What’s Wrong?! I Always Come In Second Place!!

Posted on: February 26th, 2013 by
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There can be several reasons why you’re not a finalist candidate.  Some reasons can be out of your control:  A strong internal candidate; the daughter of a top executive; or graduates from a certain school. Since you can’t influence those decisions, forget about them.  Assume some applications are going to be a waste of time.

So let’s concentrate on the factors that you can control:

  1. You may be lacking a dynamic job search strategy. To be a finalist candidate you need to be compelling in three areas:  A compelling resume, a compelling telephone screening interview, and compelling face-to-face interviews.  A finalist candidate must provide significant results in the areas of need.
  2. You can’t differentiate yourself from other candidates.  If you don’t understand your uniqueness, hiring organizations won’t either.  What is it that you can do that others can’t?  What have you accomplished that others haven’t?  You want to demonstrate that you are heads and shoulders above your peers.  What is it and how do you articulate it?
  3. You may be missing key components of the job opening. There are usually 2 or 3 key components that the hiring manager is primarily interested.  If you’re missing that component you’ll seldom make it through an interview.  Ask the question, “What part of my resume did you find of special interest to you?”. That response will give you invaluable insight.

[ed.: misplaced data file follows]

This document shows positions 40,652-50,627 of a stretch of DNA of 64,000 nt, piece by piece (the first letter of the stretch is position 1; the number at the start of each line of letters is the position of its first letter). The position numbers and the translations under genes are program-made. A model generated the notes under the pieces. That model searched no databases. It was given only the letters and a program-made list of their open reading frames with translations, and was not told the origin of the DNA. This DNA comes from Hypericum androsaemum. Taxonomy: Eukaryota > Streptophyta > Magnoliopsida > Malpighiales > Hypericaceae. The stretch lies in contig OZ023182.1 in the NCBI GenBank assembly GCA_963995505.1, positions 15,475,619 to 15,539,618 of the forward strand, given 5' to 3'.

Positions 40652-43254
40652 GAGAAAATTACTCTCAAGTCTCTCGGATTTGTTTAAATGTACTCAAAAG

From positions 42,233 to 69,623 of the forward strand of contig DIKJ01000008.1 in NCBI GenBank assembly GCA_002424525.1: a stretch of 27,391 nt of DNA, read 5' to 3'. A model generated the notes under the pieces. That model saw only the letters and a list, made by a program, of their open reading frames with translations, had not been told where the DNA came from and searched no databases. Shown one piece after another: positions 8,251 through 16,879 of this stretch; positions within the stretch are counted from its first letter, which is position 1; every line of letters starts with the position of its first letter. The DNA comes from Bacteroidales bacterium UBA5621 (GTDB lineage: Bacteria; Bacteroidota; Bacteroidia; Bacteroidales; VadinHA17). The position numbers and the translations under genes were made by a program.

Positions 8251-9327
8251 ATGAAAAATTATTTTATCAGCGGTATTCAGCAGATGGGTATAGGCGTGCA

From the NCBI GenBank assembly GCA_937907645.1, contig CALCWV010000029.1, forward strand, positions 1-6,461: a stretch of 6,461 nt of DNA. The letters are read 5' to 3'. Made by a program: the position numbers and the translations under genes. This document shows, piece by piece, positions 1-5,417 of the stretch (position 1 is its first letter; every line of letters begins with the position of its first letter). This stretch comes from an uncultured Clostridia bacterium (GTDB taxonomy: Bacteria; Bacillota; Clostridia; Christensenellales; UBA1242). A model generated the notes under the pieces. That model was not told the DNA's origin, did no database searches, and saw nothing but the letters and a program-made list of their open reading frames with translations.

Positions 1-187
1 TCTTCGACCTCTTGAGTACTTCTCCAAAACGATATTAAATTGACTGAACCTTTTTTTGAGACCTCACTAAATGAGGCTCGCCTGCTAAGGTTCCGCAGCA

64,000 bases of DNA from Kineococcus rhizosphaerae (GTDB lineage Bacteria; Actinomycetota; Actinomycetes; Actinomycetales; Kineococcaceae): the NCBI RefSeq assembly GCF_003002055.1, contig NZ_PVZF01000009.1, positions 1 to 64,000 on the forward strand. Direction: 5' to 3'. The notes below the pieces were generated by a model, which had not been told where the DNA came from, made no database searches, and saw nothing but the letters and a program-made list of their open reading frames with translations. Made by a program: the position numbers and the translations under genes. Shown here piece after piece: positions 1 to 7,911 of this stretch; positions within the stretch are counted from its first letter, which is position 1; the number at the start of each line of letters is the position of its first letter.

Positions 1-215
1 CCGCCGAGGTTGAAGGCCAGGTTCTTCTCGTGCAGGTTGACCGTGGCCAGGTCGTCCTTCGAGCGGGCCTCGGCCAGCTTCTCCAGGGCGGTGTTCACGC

4. Your results are not aligned with the needs of the hiring organization. The greater the disparity between what an organization needs and your experiences, the less likely you’ll become a candidate.  Your goal is to reduce the holes in your background to make them less visible.  Never lie, but manage your information to gloss over major weaknesses.  Always emphasis your strengths in line with the open position.
  5. The results you’ve achieved in the past don’t solve today’s issues or tomorrow’s needs. Hiring managers are looking for short-term solutions to their issues and longer-term strategies to enhance their organizations.  You need to think in those two dimensions.  When responding to questions, answer the tactical then the strategic solutions.

Lastly, even though you meet all of the above criteria, you still need to be a good fit within the organization.  If you aren’t, all of your preparation and hard work is only good for the practice.

 

Send your questions or comments to:  Mygreenerfuture1@cox.net.

Check out the Handbook. www.createspace.com/3884487


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